Wednesday, September 05, 2007


CONTACT: Caneta Hankins, 615-898-2947

Coburn Farm 11th Property in County to be Recognized for Agricultural Contributions

(MURFREESBORO)—The Coburn Farm in Madison County has been designated as a Tennessee Century Farm, reported Caneta S. Hankins, director of the Century Farms Program at the Center for Historic Preservation (CHP), which is located on the MTSU campus.
In 1853, John W. West and Sarah Ann Dickinson were married. As parents of 10 children, they were the founders of a family that continues to farm in Madison County today.
During the Civil War, John W. West served in Company M of the 7th Cavalry, along with his brother-in-law, James E. Dickinson, from May 1863 until the end of the conflict. While John was away, Union troops camped on the farm and according to the family, they “expected to be fed from the West’s kitchen.” When one of the soldiers made an inappropriate remark, one of John and Sarah’s daughters, chased him from the kitchen with her frying pan.
In 1875, during the last days of Reconstruction, John acquired a 125-acre farm. On this property the family produced typical crops and livestock including cotton, corn, sorghum, wheat, oats, hay, cattle, swine and horses. Typical of self-sufficient farms of the 19th century, the West family maintained a vegetable garden and an apple orchard.
The next owner of the property was Sarah’s sister, Emma Jane Rose Dickinson, and her husband, James E. Dickinson. While managing the farm, James served as an active member of the Primitive Baptist Church and rode his horse many miles to attend services wherever they were being held. In addition, he crafted spinning wheels and provided veterinary services for his neighbors’ animals. In 1898, the two-story Victorian farmhouse caught on fire. According to the family’s records, Emma shepherded her children to safety in the barn while instructing oldest daughter Ora to blow the conch horn to summon the men from the fields. Everything the family owned was lost with the exception of a spinning wheel. Not long after, the farmhouse was rebuilt and this house still stands today.
The third generation to own the land was Edgar Hays Pentecost and Bettie Pace Dickinson Pentecost, who was John W. West’s niece. The couple acquired the farm in 1924 and, with their seven children, raised cotton, corn, cattle, swine, peas, hay, sorghum, fruit, orchards and a vegetable garden. In 1943, Edgar passed away and Bettie continued on the farming operation with the help of their son, Burnie. Bettie was active in the Home Demonstration Club while Burnie and his wife, Jeanette, worked at the ASCS office. In later years, Burnie worked for the Tennessee Forestry Service, along with his brother, Thomas. Another brother, Kenneth, retired to the farm and lived there until his death in 1984.
In 1974, Mary Louise Coburn, daughter of Edgar and Bettie, acquired 45 acres. Prior to owning this property, Mary and husband Hubert Coburn farmed in Haywood County, where she was an active member in the Home Demonstration Club. Hubert was a charter member of the Haywood Farmers Cooperative and a member of the Farm Bureau. An avid conservationist, he built terraces to control erosion, practiced crop rotation and provided wildlife habitats. In addition to his conservation efforts, Hubert also designed a dairy barn that relieved him from lifting heavy containers of milk; an electric auger system for distributing silage along a feed trough; and an okra cutter that was used appreciatively by many farm laborers.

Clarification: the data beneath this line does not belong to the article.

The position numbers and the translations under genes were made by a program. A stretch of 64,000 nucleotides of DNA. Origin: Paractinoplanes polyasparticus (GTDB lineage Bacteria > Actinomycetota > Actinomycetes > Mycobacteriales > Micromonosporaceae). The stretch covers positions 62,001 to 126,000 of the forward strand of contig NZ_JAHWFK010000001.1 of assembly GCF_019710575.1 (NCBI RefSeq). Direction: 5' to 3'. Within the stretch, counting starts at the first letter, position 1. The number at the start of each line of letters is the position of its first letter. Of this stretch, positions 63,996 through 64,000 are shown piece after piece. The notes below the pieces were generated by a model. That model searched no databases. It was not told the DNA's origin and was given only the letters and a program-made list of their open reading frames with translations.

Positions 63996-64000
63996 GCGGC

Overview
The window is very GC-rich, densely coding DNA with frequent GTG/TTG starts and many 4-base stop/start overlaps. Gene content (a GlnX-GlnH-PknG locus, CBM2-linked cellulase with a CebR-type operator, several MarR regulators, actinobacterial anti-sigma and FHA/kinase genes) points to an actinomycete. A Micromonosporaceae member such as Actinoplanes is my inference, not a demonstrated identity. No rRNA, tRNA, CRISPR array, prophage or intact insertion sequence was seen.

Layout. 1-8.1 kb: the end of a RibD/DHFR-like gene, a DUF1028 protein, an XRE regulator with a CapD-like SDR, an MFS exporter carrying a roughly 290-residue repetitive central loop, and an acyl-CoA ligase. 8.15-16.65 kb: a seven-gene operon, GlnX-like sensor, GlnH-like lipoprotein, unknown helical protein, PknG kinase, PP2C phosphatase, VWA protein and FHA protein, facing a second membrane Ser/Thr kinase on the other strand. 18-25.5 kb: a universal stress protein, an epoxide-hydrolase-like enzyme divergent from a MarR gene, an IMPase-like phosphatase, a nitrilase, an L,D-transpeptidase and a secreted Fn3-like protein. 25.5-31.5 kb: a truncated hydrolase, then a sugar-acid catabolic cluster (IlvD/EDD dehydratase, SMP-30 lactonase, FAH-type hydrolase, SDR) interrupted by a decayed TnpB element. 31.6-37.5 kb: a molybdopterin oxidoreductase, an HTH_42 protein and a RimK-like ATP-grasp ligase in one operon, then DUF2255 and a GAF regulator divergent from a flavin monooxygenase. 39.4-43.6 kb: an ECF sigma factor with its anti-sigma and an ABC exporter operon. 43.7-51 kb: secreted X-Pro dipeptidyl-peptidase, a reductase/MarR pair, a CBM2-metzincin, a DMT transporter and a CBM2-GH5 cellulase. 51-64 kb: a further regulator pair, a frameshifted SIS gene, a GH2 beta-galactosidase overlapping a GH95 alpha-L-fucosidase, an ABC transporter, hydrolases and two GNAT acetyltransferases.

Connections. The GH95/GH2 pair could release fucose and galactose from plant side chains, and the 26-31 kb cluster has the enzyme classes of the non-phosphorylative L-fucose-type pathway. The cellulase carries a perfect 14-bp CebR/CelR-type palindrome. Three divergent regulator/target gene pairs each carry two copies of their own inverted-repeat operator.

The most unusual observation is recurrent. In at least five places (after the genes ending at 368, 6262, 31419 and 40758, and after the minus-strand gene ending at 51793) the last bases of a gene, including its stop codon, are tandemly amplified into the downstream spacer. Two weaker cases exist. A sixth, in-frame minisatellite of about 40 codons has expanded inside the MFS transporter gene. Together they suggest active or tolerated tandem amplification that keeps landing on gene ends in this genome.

While Hubert did many of the outside chores, Mary Louise maintained the home and canned and froze the vegetable and fruits that were produced on the farm. Three daughters participated in 4-H and Future Homemakers of American.
In 1993, Hubert died, and today, the couple’s oldest daughter, Harriet, assists her mother in managing the farm. Currently, the land produces row crops and is worked by Steve and Keith Sullivan of Brownsville. The Big Black Creek Historical Association Inc. has placed a sign in front of Emma and James’s house and the land is in the USDA’s Conservation Reserve Program.
The Coburn Farm is the 11th Century Farm to be recognized in Madison County, Hankins said.

The Century Farm Program recognizes the contributions of Tennessee residents who have continuously owned, and kept in production, family land for at least 100 years. Since 1984, the CHP at MTSU has been a leader in the important work of documenting Tennessee’s agricultural heritage and history through the Tennessee Century Farm Program, and continues to administer this program.
The Tennessee Department of Agriculture (TDA) began the Tennessee Century Farm Program in 1976 as part of the nation’s bicentennial. Today the TDA provides a metal outdoor sign, noting either 100, 150 or 200 years of “continuous agricultural production” to Century Farm families.
To be considered for eligibility, a farm must be owned by the same family for at least 100 years; must produce $1,000 revenue annually; must have at least 10 acres of the original farm; and one owner must be a resident of Tennessee.
“The Century Farmers represent all the farm families of Tennessee,” Hankins said, “and their contributions to the economy, and to the social, cultural, and agrarian vitality of the state, both past and present, is immeasurable. Each farm is a Tennessee treasure.”
For more information about the Century Farms Program, please visit its Web site at The Center for Historic Preservation also may be contacted via mail at Box 80, MTSU, Murfreesboro, Tenn., 37132, or by telephone at 615-898-2947.


ATTENTION, MEDIA: To interview Hankins or the farm’s owners, please contact the CHP directly at 615-898-2947.

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